Law Offices of Roshni T. Desai
Long-term Planning For Orange County

Revocable trusts and their uses

Californians have a number of options available to them when they want to build a trust. One of these potential options is a revocable living trust, which has unique properties.

FindLaw defines a revocable living trust as a three-party trust that involves a beneficiary, a trustee, and a grantor. The grantor is the one who created for - and usually also provides for - the trust in question. The beneficiary is the one who receives the funds within the trust, and the trustee is the intermediate person who holds the title to the property and distributes it to the beneficiary according to what's written within the trust.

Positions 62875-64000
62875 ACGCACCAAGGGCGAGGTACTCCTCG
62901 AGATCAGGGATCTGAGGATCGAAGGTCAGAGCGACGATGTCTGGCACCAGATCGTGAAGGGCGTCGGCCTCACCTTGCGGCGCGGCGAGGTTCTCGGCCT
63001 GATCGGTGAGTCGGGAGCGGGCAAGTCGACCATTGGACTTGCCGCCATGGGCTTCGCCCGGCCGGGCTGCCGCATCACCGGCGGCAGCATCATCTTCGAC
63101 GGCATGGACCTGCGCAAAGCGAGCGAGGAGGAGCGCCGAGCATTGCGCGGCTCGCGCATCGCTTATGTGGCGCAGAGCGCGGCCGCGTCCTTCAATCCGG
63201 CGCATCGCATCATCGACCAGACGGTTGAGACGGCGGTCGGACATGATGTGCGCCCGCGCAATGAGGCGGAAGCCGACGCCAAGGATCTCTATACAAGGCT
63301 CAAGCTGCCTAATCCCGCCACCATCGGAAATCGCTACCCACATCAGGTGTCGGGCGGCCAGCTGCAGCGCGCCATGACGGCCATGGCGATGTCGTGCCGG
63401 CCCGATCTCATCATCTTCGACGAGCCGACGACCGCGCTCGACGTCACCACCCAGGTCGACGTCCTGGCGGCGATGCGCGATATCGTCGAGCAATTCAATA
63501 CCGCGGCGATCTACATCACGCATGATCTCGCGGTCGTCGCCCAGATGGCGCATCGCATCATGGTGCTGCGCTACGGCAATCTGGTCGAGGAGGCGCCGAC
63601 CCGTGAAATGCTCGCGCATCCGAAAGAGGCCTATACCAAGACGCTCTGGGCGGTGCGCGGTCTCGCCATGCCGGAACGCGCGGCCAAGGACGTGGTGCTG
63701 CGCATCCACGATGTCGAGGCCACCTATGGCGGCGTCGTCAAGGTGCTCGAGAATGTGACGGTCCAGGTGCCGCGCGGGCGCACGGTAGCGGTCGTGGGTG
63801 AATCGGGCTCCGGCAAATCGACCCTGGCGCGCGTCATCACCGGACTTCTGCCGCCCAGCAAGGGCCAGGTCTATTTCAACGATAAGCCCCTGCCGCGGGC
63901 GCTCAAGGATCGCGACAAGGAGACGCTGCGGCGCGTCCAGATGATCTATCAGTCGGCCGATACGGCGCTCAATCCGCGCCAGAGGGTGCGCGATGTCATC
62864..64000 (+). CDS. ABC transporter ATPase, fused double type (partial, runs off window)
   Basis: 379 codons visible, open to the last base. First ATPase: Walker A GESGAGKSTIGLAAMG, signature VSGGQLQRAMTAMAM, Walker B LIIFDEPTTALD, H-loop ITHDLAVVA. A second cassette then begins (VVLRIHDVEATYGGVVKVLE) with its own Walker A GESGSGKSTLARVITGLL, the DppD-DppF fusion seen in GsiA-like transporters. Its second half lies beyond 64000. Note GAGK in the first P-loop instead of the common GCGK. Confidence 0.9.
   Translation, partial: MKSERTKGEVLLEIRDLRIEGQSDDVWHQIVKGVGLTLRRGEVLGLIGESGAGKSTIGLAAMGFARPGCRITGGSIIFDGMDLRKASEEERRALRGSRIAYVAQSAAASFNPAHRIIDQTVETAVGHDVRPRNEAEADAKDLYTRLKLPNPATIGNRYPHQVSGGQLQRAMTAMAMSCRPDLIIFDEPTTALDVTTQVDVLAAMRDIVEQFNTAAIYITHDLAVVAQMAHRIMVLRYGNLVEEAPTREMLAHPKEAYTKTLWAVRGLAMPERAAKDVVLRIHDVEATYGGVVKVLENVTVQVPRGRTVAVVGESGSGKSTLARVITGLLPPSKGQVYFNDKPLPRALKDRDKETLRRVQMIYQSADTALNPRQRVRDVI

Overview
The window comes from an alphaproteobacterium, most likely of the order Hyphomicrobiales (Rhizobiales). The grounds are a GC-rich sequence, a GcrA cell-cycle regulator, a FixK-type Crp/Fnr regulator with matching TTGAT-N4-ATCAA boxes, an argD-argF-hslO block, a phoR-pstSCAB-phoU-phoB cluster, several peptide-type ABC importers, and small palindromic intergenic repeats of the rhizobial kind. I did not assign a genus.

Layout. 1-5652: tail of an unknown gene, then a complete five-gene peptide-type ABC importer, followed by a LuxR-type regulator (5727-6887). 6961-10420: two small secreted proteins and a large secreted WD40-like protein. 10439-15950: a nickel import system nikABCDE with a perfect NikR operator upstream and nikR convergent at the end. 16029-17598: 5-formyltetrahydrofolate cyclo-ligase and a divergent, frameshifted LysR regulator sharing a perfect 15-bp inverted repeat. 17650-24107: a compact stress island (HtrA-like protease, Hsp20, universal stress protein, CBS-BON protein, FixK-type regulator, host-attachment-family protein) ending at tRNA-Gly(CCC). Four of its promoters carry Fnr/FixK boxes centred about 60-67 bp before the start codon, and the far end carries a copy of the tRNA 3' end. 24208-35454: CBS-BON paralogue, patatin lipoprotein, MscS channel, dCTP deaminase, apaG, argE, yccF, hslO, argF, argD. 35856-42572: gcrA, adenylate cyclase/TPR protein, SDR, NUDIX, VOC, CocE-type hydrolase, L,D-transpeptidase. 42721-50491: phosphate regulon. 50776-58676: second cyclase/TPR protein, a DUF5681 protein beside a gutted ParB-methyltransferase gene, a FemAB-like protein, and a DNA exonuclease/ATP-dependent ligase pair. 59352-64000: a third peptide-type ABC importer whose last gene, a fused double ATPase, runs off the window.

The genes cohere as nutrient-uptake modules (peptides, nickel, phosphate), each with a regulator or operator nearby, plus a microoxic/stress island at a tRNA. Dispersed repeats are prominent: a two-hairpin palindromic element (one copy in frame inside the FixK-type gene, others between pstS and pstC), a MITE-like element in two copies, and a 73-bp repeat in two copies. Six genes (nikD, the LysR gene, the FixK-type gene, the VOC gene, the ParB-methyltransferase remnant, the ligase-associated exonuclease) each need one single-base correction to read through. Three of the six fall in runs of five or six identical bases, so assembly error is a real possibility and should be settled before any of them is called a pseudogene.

Revocable trusts are unique because normally, trusts are relatively difficult or even impossible to change or revoke ones they have been made. These types, on the other hand, allow for the grantor to make changes for reasons varying from disability, divorce, death, marriage, and so on.

These trusts, according to the American Bar Association, will usually become irrevocable upon the grantor's passing. However, in the time they are alive, they may get great peace of mind from being able to undo their choices. Even if no changes are ever made, it can be a good "safety net" of sorts, or a back-up plan if something goes wrong.

If a grantor has any inkling that their situation might change in the future, or they simply want to prepare for that possibility even if they hope nothing will change at all, then a revocable trust could be the right option. In the end, the potential grantor should examine all options closely before making a decision.

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